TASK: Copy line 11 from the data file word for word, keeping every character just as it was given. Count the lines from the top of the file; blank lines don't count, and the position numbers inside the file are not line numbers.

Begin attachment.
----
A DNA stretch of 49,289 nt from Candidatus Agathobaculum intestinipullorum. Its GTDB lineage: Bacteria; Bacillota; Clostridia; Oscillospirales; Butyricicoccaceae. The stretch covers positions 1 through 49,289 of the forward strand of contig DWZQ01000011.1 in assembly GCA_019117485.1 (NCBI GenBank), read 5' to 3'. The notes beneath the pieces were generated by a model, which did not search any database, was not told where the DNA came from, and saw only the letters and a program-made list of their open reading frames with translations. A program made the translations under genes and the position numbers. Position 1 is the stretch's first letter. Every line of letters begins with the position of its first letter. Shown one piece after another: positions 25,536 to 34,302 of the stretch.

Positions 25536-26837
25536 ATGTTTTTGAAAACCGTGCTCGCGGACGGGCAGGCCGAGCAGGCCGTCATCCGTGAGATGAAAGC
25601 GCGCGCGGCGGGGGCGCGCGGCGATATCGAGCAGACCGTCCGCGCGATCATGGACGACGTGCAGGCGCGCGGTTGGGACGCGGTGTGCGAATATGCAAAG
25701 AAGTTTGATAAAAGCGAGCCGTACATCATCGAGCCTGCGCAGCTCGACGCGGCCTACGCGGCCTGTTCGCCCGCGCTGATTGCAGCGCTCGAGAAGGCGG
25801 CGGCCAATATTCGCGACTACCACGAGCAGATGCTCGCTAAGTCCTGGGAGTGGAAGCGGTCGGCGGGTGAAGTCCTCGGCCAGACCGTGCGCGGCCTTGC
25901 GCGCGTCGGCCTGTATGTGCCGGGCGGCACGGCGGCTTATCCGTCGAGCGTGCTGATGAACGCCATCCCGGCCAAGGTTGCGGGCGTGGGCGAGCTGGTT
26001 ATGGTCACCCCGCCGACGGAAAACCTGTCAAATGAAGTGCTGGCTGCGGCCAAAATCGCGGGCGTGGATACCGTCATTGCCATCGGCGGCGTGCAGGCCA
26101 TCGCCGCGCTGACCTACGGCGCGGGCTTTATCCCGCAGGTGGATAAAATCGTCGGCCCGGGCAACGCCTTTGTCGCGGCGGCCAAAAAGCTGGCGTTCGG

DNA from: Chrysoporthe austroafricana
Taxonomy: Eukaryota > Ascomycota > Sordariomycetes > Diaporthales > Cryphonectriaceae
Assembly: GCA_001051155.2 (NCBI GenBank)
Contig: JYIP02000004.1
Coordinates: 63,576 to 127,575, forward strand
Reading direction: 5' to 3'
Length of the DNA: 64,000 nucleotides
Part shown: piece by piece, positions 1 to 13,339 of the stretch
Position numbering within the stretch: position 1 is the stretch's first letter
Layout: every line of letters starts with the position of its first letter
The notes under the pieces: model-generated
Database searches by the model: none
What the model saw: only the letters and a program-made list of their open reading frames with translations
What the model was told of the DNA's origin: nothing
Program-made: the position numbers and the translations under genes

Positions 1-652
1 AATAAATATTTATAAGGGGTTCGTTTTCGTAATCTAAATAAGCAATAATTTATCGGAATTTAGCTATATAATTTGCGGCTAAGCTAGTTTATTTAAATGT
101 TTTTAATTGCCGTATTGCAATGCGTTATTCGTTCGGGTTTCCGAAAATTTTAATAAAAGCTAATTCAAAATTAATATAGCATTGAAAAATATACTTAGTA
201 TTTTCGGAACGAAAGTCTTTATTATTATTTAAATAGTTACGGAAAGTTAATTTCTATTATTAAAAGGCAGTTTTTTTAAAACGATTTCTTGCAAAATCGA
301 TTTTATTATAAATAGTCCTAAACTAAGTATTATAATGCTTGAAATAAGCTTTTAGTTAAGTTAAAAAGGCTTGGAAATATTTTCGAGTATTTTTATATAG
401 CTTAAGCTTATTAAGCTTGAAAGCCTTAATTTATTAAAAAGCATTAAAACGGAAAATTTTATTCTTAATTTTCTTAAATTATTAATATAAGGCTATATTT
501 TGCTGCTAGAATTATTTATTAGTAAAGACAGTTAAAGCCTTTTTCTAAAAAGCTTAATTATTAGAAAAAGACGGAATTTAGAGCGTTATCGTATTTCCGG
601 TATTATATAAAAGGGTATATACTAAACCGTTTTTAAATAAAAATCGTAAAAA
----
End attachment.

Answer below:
Taxonomy: Eukaryota > Ascomycota > Sordariomycetes > Diaporthales > Cryphonectriaceae